The Canadian dollar CADUSD strengthened against its U.S. counterpart on Monday, rebounding from its lowest level in more than two years, as oil prices jumped and despite domestic data showing a second straight month of declining factory activity.
The price of oil, one of Canada’s major exports, rose as OPEC+ considers reducing output by more than 1 million barrels per day (bpd) to buttress prices with what would be its biggest cut since the start of the COVID-19 pandemic.
U.S. crude prices were up 5.8 per cent at $84.12 a barrel.
Wall Street’s main indexes also advanced and bond yields fell as British Prime Minister Liz Truss reversed a cut to the highest rate of income tax that helped spark turmoil in financial markets.
Canadian manufacturing activity contracted for a second straight month in August as higher borrowing costs and an uncertain economic outlook contributed to a drop in new orders, but the pace of decline lessened, data showed.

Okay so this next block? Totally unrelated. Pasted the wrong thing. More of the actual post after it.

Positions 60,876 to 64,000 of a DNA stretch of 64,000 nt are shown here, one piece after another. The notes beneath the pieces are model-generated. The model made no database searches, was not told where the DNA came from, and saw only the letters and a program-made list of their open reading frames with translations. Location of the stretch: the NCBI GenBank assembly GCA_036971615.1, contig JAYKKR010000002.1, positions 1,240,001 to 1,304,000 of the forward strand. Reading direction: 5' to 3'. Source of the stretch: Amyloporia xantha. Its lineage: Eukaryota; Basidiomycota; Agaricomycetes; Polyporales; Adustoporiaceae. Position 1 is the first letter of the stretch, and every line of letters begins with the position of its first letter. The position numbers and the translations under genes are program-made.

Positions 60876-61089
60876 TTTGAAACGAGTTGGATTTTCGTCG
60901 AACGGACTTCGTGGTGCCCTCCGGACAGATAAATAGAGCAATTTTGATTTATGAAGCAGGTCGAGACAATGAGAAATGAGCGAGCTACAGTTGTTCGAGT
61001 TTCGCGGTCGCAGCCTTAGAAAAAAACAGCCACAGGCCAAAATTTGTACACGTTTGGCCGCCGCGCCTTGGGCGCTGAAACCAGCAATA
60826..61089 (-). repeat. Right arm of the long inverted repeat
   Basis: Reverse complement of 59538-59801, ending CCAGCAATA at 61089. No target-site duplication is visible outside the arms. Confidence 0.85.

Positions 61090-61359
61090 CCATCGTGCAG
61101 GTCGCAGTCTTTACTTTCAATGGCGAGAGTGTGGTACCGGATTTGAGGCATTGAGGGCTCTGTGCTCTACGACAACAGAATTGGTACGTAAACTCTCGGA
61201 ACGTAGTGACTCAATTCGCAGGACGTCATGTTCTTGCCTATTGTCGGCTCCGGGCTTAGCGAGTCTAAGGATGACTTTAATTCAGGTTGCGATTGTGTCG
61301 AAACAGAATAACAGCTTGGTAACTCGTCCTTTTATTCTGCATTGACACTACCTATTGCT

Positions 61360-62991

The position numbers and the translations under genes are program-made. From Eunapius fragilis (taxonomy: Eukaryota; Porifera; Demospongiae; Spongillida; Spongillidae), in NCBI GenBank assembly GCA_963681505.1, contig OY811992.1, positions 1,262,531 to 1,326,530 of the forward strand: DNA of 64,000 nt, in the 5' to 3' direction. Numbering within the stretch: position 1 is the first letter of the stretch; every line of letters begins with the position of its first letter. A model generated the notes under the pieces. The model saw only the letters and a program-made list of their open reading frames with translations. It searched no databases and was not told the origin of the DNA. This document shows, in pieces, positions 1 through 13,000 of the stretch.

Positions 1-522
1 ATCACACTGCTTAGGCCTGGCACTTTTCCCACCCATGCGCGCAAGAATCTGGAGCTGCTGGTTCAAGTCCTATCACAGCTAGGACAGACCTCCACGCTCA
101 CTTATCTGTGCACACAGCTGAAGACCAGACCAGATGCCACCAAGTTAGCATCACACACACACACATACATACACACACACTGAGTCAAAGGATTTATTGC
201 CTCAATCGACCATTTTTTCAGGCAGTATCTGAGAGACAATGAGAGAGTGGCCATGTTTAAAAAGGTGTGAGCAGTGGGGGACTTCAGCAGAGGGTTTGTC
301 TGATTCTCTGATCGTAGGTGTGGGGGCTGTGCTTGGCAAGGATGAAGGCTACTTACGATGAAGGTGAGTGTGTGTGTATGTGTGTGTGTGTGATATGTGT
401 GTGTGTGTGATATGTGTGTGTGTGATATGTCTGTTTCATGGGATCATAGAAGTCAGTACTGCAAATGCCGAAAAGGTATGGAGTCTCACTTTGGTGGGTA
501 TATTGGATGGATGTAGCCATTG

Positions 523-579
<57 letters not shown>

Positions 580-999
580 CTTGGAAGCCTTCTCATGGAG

The S&P Global Canada Manufacturing Purchasing Managers’ Index (PMI) rose to a seasonally adjusted 49.8 in September after falling to 48.7 in August, its lowest level since June 2020.
The Canadian dollar was up 1 per cent at 1.3692 to the greenback, or 73.04 U.S. cents, its biggest advance since May 13.
It traded in a range of 1.3670 to 1.3825, after touching on Friday its weakest intraday level since May 2020 at 1.3838.
Canada’s jobs report for September, due on Friday, could offer more clues on the strength of the domestic economy, while Bank of Canada Governor Tiff Macklem is due to speak on Thursday.
Canadian government bond yields were lower across the curve, tracking the move in U.S. Treasuries and British government bonds. The 10-year eased 7.3 basis points to 3.097 per cent.